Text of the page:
Challenged by the recent winter Olympics, Brent Sandy wrote in last Friday’s WL blog about being gold medal winners in the game of life. How do we do that? In today’s text the Apostle writes on that very subject. He asks, “Who is it that overcomes the world? (v. 5). And then he answers his own question, “Only the one who believes that Jesus is the Son of God.” He wrote, “Everyone born of God overcomes the world,” (v. 4).
Do you believe that Jesus is God’s Son, who came in the flesh to live a sinless life, to pay the sacrifice for your sin, and then to be raised again as proof of the acceptance of his work? If that is so, John says that you can overcome the world; you can have victory “in the game of life.” The question remains, “How do we do that”? Answer: the same way we receive God’s promise of eternal life: by faith. “This is the victory that has overcome the world, even our faith” (v. 4).
You might well say, “That may be true but how do I experience that kind of faith? How does it work in my life practically?” The additional reading suggested for today is Ephesians 6:10-20 where we will find some helpful counsel. Here are the specifics from that text:
If we put on the armor as a defense against the devil and his attacks and use the sword of the Spirit (God’s Word) and prayer as our offensive weapons, we can have victory. The victory is for our benefit, of course, but note that it also enables us to accomplish what God’s purpose for us is: to “clearly proclaim the mystery of the gospel” (Eph. 6:19-20).
We may never stand on the podium to receive medals on behalf of our country, but, if we’ve been faithful in overcoming, we can anticipate with joy kneeling before the Lord to hear him say, ‘Well done, my good and faithful servant.”
I think today’s reading in 1 John can be broken up into two main ideas: believe and love. Let’s examine both of those as we trace John’s thought in these few verses.
John’s non-negotiable is this: you cannot be born again without believing Jesus as the Messiah. He makes that clear in verse one when he writes, “Everyone who believes that Jesus is the Christ has been born of God.” Note the word everyone – this does not mean that everyone is saved but rather that everyone who truly believes that Jesus Christ is the Messiah has been born again. The Christian must believe rightly about Jesus. A few weeks ago we read about how the false teachers got it wrong about Jesus, while also understanding that those who confess Christ are from God. I will say again here what I said then: getting it right about Jesus is everything. John would agree. The one who believes Jesus is the Messiah is the one who has been born again.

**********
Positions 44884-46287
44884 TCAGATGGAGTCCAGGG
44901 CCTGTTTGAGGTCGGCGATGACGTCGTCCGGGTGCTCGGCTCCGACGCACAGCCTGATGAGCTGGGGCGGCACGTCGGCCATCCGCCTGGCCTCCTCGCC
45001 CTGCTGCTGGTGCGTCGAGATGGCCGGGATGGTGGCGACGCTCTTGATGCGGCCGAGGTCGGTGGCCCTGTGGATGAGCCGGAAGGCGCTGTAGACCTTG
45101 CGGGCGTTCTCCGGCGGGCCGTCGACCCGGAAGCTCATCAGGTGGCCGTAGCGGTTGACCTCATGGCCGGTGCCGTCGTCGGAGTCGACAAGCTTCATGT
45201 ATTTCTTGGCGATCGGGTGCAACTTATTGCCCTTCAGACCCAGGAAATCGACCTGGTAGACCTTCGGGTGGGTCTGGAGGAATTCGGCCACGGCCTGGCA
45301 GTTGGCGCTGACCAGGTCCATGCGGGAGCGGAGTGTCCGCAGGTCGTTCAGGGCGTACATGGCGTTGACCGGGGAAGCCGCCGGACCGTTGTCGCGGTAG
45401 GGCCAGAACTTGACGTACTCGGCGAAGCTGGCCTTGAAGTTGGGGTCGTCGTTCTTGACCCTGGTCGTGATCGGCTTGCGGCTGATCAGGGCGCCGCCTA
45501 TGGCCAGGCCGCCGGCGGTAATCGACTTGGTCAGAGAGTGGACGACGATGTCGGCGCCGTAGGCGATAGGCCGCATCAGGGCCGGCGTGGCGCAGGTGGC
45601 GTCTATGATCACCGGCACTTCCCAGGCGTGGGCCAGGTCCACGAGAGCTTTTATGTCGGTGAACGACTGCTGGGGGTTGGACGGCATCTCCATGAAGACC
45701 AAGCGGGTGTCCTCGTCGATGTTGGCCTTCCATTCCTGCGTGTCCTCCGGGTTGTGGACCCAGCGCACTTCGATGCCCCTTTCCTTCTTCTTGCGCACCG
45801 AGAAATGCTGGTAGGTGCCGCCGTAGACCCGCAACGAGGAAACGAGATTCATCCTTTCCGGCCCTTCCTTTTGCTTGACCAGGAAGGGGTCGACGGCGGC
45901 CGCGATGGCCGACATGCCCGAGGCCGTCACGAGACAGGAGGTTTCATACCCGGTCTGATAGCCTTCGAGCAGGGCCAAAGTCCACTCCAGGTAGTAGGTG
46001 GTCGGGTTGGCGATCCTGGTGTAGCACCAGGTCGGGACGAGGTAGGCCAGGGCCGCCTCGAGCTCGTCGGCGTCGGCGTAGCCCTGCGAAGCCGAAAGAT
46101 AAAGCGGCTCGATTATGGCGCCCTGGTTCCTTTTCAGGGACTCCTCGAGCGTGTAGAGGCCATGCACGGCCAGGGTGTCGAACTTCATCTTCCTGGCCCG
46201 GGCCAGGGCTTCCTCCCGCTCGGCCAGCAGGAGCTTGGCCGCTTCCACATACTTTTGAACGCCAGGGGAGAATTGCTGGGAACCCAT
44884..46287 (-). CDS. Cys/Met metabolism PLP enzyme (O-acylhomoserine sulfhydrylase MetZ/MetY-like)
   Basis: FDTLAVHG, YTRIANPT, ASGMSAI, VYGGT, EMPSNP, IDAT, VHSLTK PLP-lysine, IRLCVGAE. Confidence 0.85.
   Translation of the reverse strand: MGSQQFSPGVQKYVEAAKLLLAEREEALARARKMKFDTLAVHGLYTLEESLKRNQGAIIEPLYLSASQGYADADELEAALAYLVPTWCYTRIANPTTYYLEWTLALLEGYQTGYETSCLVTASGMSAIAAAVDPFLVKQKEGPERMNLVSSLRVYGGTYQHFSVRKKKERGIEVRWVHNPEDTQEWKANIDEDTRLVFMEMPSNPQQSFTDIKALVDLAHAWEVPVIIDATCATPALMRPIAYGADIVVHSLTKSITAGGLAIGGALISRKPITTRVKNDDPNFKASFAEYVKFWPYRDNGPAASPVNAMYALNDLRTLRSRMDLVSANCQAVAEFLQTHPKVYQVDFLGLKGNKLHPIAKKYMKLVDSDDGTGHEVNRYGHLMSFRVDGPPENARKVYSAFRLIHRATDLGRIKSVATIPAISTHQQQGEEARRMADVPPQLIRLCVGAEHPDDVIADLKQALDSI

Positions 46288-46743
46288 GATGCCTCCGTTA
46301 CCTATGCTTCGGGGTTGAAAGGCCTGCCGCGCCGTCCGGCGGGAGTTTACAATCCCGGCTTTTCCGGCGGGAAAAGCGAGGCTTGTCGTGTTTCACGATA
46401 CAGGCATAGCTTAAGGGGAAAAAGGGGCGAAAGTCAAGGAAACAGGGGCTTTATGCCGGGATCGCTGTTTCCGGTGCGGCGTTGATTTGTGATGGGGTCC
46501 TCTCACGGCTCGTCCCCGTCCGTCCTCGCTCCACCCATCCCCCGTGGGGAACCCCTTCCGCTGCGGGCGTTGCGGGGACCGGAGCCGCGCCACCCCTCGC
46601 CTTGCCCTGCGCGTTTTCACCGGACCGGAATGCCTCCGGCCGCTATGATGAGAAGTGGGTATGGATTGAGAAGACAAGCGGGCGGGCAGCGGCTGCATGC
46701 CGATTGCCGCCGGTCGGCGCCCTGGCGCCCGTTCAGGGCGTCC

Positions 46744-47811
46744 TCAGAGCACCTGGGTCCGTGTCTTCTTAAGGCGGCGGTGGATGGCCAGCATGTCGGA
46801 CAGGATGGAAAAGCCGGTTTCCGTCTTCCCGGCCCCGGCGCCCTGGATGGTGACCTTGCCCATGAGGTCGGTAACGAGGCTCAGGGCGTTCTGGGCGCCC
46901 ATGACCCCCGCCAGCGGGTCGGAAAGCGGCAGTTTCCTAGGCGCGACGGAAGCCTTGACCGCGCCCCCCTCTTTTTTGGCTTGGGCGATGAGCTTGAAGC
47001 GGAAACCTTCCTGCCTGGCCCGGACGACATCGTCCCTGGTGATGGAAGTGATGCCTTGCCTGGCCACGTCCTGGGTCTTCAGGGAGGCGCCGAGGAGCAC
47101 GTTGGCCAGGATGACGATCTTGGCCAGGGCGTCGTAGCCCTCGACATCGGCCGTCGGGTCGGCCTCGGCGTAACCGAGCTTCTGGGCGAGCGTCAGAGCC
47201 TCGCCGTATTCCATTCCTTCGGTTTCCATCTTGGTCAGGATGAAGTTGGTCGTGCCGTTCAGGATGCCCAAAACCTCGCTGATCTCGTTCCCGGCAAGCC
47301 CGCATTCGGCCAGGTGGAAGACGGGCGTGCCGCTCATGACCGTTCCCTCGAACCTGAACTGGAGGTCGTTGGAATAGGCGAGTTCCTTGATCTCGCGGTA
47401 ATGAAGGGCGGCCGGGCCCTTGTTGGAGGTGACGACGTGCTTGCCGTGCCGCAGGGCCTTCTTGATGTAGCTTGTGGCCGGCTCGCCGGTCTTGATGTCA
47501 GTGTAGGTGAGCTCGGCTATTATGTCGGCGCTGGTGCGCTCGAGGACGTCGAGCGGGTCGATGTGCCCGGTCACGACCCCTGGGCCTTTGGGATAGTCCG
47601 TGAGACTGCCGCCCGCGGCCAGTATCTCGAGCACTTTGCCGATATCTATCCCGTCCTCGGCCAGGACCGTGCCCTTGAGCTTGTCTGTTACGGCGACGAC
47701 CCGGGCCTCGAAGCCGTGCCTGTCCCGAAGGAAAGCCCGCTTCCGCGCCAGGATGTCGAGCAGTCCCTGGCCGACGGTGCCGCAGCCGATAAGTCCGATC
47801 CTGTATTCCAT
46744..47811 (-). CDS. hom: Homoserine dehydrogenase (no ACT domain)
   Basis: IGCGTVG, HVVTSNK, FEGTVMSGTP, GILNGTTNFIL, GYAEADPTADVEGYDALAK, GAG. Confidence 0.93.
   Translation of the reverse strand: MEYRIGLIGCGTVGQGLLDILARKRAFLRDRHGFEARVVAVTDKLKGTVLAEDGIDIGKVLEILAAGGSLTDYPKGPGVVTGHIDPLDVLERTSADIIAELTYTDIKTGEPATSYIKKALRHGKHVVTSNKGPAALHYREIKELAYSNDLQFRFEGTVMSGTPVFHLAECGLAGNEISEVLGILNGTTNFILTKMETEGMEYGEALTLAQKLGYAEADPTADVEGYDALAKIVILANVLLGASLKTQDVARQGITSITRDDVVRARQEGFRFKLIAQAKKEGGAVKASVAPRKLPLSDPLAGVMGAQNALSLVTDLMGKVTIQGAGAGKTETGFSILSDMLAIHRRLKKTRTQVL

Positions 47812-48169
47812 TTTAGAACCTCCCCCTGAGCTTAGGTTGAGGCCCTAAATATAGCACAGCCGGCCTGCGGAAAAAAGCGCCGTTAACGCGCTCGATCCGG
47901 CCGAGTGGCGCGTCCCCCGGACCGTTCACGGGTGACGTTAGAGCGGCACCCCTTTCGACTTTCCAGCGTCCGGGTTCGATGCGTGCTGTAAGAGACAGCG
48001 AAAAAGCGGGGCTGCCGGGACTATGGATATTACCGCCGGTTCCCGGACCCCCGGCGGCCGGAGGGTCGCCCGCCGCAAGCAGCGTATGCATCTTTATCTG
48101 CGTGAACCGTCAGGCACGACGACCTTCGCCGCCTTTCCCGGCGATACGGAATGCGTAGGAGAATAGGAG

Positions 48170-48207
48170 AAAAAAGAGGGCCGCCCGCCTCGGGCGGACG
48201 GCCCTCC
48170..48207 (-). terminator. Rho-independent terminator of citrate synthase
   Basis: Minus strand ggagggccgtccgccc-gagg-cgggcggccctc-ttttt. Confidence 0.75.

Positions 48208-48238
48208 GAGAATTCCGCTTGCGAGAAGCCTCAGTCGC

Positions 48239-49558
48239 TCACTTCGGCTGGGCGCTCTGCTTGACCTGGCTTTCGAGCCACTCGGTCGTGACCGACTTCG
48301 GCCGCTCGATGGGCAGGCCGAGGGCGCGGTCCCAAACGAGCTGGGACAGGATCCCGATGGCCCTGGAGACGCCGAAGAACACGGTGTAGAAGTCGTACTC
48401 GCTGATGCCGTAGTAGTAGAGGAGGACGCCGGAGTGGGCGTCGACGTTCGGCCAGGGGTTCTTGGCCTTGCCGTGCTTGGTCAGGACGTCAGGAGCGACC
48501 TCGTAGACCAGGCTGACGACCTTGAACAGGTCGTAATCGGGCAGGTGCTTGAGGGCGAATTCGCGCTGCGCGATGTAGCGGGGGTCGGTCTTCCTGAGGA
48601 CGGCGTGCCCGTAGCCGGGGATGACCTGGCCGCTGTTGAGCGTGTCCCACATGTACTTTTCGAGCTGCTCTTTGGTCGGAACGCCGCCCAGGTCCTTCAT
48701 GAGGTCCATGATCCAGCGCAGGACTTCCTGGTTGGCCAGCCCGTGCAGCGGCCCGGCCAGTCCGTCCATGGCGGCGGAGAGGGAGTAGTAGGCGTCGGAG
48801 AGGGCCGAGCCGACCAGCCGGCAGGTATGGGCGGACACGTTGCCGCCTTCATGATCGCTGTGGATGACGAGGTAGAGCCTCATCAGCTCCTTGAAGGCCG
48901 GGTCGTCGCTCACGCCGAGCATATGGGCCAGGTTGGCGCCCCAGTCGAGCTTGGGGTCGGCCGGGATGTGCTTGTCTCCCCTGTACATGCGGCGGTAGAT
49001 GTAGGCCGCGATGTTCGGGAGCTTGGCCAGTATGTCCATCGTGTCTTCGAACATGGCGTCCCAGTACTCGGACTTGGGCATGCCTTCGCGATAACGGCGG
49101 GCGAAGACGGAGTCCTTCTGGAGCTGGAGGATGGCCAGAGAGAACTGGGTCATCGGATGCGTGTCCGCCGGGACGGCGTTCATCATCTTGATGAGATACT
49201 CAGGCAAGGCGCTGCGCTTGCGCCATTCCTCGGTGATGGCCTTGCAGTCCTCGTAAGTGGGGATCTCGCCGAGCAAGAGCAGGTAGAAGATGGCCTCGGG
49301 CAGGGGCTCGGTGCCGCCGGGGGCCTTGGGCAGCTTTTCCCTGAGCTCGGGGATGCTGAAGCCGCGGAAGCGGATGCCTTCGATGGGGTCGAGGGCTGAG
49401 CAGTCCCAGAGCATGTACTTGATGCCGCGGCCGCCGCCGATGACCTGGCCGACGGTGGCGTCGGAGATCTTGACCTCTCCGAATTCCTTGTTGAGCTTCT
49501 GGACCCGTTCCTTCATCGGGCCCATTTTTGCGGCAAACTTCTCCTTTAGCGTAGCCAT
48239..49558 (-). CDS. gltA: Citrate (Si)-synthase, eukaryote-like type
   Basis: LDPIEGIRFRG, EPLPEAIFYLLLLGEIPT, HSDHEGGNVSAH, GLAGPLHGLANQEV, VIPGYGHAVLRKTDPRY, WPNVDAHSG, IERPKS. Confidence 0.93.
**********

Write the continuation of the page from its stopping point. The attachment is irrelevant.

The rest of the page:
Here it is important to understand the reality of Jesus the Messiah (which John assumes in this passage) because as Sam talked about on Sunday at WL, when we understand the love that Christ has shown us (as our Savior), how then could we not show that love to others? So John moves on to say that, “everyone who loves the Father loves whoever has been born of him.” You say you’ve been born again? You say you love God? Well do you love those who have also been born again of Him? It is expected that, in a normal family relationship, you will love your brothers and sisters, right? If you were to ask why you needed to love them, one might answer, “because they’re your sibling(s)!” So why should we love our fellow Christians? Because they’re our siblings, those who have also been born again of God!
That is true and good, but leaving it there misses John’s deeper point in this passage: the motivation for this love is God! In verse two he writes something that may seem to us backward if we’ve been following John’s thoughts so far in this letter: “By this we know that we love the children of God, when we love God and obey his commandments.” We might expect John to say that loving the children of God helps us know that we love God, but here he says that loving God helps us know we love the children of God. What? I believe that John here is getting at the heart of love. We love others because we love God and becasue we want to follow His commandments (which can be summed up as loving God and loving people). So we can know that we are truly loving others in a God-honoring way when we root ourselves in loving God and obeying Him. Christianity, then, is more than a set of morals – that you should love your brothers and sisters because it’s the right thing to do – and goes deep into our motivations; we love others because we understand the love God has shown us, we love God, and we obey Him – which includes loving those who have been born of God.
But the Christian does not view this as a burden – it is not as if we say, “Oh man, I have to love God again today…” or “Crap, I guess I have to love that person again!” – but rather embraces it. That does not mean that it is easy, but it means that we should be eager and willing to love others because we know God’s love for us and because we love God and desire to obey Him! Christians should be marked by the kind of love that is rooted in the love God first showed us (1 John 4:19), is sacrificial in the way God loved us (1 John 4:11), and is joyful rather than burdensome (1 John 5:3).
So here’s the summation of what John is saying: True faith in Christ leads to true love in one’s life, first for God and then for others.